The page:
When The Jayhawks first had a hit back in 1992 (“Waiting for the Sun”), I actively disliked it. I’m not sure why but at the time something about it really rubbed me wrong. Now, I happen to really like the song. But more interestingly, I think that their newest album, especially “Quiet Corners & Empty Spaces” is fantastic. It’s one of my favorite songs of 2016.
The verses are simple and catchy, the chorus is mesmerizingly fun to sing. And the way the band fills in around Gary Louris’ voice is just perfect (and those harmonies, wow). The version here is perfect–feeling a little more “live” than it does on record (as it should)
“Lovers of the Sun” mixes the verses of an unwritten Sloan song with a 1960s folk California chorus. The e-bow (which they’re worried didn’t get picked up) sounds cool and eerie at the same time.
“Leaving the Monsters Behind” has a bouncy bassline that propels this song and everyone sings delightful harmonies. There’s close harmonies with Louris and higher ones from the drummer. The middle section (ostensibly the solo) is really interesting for the way it shifts dramatically and the bass plays something very different from the bouncy main part. The parts work very well together.
“Comeback Kids” opens with a high riff on the guitar and a slow bass keeping the pace. I love that keyboardist Karen Grotberg switches back and forth between piano and this little synth pad thing that plays cool theremin-like sounds. The riff that leads to chorus is really dramatic as well. The ending, in which everyone sings some “oohs” and the riffs build and build, is right on.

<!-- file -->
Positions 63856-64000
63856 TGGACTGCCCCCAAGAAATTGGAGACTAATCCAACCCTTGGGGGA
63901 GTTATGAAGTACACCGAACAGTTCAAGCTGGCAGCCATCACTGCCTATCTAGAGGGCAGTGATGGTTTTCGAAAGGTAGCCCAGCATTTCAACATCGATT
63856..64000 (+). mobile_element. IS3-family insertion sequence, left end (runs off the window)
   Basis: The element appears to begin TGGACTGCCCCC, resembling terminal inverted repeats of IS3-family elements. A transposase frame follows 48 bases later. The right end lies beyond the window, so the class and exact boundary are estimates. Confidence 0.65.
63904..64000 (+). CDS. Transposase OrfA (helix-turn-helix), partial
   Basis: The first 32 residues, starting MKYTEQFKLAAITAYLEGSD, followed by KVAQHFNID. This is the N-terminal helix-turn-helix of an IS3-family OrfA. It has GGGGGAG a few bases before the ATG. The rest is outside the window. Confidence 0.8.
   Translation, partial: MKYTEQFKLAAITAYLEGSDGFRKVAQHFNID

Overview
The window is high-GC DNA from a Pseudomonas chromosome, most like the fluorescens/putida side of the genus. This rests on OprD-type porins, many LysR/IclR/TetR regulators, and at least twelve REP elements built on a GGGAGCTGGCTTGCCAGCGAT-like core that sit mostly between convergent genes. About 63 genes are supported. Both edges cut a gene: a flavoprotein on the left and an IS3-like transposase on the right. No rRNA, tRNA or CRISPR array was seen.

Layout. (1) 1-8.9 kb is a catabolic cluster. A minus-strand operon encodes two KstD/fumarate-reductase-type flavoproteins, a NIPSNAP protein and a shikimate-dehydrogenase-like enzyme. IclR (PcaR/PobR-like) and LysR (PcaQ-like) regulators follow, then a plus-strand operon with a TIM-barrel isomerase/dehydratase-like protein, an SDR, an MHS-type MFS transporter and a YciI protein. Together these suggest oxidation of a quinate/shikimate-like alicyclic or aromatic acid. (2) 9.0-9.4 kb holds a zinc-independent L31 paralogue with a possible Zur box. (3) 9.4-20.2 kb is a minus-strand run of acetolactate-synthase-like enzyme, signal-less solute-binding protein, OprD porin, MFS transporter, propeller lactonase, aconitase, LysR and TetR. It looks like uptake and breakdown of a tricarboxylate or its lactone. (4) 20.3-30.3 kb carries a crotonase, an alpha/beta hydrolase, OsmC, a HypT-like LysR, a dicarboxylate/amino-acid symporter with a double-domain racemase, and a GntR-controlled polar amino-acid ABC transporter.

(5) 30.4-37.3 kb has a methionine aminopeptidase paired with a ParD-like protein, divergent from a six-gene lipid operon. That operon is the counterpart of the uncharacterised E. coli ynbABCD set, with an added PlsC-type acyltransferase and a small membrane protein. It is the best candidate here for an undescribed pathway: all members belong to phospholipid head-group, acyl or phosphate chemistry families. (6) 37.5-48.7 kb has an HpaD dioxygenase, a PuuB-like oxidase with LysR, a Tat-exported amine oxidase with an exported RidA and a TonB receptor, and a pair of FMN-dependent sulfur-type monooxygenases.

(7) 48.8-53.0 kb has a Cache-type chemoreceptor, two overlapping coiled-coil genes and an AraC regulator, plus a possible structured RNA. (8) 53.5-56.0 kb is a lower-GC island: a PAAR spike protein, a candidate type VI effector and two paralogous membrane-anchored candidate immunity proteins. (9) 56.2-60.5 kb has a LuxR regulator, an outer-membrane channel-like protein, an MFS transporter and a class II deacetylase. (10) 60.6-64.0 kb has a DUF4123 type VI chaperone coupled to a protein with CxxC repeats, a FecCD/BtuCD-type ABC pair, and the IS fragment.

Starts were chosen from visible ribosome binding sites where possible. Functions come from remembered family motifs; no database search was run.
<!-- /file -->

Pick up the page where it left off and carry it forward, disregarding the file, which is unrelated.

I’m delighted at how much I’ve changed my mind about The Jayhawks. And it only took 24 years (and many many breakups, re-formations and personnel changes) for me to change my mind.
[READ: February 26, 2016] “A Night at the Opera”
I found this story to be rather unsatisfying. And it may have just been that when I printed it out, the first section was on one page and the second section–the start of page two–seemed so different that I wondered if I had somehow printed the wrong second page.
The story opens with the narrator reflecting on watching the Marx Brothers movie A Night at the Opera and how they laughed and laughed.
Then the second part jumps to a hospital known as Park House. It is a place for people who need assistance all the time. There are varying degrees of mental deficiencies in the hospital: the violent, the uncontrollably deluded, those who had murdered or who would murder, and the speechless.
There were two Christs, one Queen of Norway, no female Napoleons. There was Millie, as round as the full moon, who had dressed up as a man, taken an axe and murdered three people on a lonely farm.
About half way through the story it is determined that Park House will have a New Attitude and show films on Tuesday nights (for those residents who could handle it).
And that’s when A Night at The Opera returns.
This story was simply too elliptical for me. I really had no sense of what the deal was with the narrator of the story.